ruling, stating, “When I granted you pro per status, I did it with the understanding
that you act as any other attorney would act, and that this Court would give you no
special indulgences, and that you would follow the rules and substantive law. [¶]
The case was put over an incredible amount of times. The Court felt that you were
dilatory.” A few days later, defendant renewed the request for self-representation,
stating he would be ready to proceed with the preliminary hearing in 30 days. The
renewed request was denied.
The United States Supreme Court has held the Sixth Amendment to the
federal Constitution gives a defendant the right to self-representation. (Faretta,
supra, 422 U.S. at pp. 807, 819.) That right is not without limits, however.
(Indiana v. Edwards (2008) 554 U.S. 164, 171.) “ „[The] government‟s interest in
ensuring the integrity and efficiency of the trial at times outweighs the defendant‟s
interest in acting as his own lawyer.‟ ” (People v. Williams (2013) 58 Cal.4th 197,
253; see also Faretta, at pp. 834-835, fn. 46.) In Carson, we held that a trial court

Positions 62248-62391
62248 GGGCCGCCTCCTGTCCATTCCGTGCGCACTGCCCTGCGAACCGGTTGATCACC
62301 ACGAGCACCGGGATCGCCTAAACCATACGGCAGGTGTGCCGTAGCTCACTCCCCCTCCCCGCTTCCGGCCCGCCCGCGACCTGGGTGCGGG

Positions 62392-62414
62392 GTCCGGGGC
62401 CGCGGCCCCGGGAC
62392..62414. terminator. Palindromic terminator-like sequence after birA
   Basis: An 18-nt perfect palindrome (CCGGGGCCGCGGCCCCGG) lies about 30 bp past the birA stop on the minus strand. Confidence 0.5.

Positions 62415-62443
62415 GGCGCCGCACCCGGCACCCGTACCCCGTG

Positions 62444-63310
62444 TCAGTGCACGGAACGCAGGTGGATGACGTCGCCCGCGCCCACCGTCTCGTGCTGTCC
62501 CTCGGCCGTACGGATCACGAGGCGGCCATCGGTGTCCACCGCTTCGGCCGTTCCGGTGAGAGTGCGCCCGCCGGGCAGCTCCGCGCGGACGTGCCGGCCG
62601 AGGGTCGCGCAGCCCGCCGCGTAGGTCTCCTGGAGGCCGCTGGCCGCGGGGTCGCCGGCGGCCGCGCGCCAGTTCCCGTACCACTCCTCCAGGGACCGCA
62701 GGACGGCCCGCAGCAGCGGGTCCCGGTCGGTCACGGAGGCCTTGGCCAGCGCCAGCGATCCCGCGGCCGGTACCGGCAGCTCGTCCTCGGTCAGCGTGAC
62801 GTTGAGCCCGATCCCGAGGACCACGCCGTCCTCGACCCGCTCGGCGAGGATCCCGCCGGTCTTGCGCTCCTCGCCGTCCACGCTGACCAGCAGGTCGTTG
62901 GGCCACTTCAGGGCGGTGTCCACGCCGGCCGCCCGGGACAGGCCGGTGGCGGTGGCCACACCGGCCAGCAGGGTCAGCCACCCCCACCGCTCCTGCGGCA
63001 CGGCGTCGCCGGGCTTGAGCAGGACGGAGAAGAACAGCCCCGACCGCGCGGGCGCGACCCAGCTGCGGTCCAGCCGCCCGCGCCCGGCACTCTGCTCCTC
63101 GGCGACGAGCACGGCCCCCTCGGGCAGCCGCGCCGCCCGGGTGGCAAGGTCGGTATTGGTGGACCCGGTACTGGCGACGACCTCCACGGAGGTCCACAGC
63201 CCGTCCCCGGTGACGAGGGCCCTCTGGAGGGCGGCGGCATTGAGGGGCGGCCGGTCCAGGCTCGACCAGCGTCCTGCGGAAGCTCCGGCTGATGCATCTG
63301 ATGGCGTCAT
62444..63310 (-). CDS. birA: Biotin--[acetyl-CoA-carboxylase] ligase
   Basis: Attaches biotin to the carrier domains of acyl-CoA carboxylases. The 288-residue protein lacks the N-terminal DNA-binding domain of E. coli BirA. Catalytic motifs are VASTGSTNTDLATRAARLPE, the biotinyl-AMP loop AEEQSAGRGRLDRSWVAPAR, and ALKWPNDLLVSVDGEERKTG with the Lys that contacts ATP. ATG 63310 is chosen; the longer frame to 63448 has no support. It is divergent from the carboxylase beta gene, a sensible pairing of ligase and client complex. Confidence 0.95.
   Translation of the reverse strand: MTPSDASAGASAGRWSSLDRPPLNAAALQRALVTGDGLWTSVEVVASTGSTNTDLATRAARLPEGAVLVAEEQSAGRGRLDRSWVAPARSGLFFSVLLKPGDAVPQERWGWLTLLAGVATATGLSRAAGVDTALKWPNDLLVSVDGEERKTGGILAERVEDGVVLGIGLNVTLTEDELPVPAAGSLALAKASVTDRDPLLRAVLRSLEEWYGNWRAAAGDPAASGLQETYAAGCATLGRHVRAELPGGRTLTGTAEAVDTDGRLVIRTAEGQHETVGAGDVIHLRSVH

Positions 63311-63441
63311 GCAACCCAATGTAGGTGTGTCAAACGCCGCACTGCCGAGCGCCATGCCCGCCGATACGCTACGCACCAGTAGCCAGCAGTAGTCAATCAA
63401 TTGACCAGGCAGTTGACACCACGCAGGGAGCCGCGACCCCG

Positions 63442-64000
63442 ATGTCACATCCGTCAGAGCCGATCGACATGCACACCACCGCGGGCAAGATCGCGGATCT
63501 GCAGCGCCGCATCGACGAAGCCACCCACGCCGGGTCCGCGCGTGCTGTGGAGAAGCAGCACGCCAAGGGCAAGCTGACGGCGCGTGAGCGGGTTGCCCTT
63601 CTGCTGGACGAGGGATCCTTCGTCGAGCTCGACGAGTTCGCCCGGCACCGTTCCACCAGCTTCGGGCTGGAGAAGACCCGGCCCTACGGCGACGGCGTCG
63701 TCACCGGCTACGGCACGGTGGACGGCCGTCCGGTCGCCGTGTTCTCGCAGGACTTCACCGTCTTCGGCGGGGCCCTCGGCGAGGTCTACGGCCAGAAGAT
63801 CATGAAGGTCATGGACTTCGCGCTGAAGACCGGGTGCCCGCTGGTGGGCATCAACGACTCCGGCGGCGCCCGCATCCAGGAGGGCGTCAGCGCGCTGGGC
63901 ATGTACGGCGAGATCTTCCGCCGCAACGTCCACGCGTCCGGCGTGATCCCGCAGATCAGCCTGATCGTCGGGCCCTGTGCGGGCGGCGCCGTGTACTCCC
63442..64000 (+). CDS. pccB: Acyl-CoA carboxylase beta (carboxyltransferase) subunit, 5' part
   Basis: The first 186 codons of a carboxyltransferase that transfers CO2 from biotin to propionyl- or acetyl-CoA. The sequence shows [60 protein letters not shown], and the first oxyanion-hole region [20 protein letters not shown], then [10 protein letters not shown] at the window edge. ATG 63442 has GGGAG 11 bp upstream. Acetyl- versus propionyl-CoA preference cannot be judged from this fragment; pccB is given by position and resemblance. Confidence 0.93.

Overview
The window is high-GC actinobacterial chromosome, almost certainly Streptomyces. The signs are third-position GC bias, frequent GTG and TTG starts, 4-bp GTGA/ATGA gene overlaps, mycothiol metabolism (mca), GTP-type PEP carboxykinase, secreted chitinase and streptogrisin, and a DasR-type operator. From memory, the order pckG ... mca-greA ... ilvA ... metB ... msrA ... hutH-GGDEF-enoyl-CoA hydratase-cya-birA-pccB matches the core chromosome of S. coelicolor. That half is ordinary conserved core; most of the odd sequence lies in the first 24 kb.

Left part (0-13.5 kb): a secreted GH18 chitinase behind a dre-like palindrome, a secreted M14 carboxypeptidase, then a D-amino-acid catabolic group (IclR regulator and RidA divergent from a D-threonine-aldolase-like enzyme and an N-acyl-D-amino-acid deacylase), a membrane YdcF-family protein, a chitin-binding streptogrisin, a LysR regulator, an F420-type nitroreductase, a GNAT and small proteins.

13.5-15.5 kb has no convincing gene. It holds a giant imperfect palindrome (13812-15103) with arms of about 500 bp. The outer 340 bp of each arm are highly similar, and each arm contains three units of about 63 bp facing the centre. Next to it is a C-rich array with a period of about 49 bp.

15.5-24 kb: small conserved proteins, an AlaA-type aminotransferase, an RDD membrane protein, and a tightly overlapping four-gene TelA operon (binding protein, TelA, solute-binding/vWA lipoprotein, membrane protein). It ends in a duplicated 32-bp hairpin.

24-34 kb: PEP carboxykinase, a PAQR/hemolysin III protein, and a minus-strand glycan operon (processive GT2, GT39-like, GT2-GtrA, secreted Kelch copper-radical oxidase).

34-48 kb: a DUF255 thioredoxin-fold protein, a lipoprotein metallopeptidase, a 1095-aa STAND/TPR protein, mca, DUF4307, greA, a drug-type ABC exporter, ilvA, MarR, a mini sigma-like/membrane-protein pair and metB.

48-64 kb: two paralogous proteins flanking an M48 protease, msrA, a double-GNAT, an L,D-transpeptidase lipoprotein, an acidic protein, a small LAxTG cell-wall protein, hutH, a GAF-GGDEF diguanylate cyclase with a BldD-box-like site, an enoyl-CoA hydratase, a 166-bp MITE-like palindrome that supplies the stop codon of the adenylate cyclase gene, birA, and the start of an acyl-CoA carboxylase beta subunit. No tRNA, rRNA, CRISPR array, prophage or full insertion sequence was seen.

may terminate the pro per status of a defendant who engages in “ „deliberate
dilatory or obstructive behavior‟ ” that “threatens to subvert „the core concept of a
trial‟ [citation] or to compromise the court‟s ability to conduct a fair trial,”
(Carson, supra, 35 Cal.4th at p. 10), but added that “[t]ermination of the right of
self-representation is a severe sanction and must not be imposed lightly” (id. at
p. 7).
“When determining whether termination is necessary and appropriate, the
trial court should consider several factors in addition to the nature of the
misconduct and its impact on the trial proceedings,” including: (1) “the
availability and suitability of alternative sanctions,” (2) “whether the defendant
has been warned that particular misconduct will result in termination of in propria
persona status,” and (3) “whether the defendant has „intentionally sought to disrupt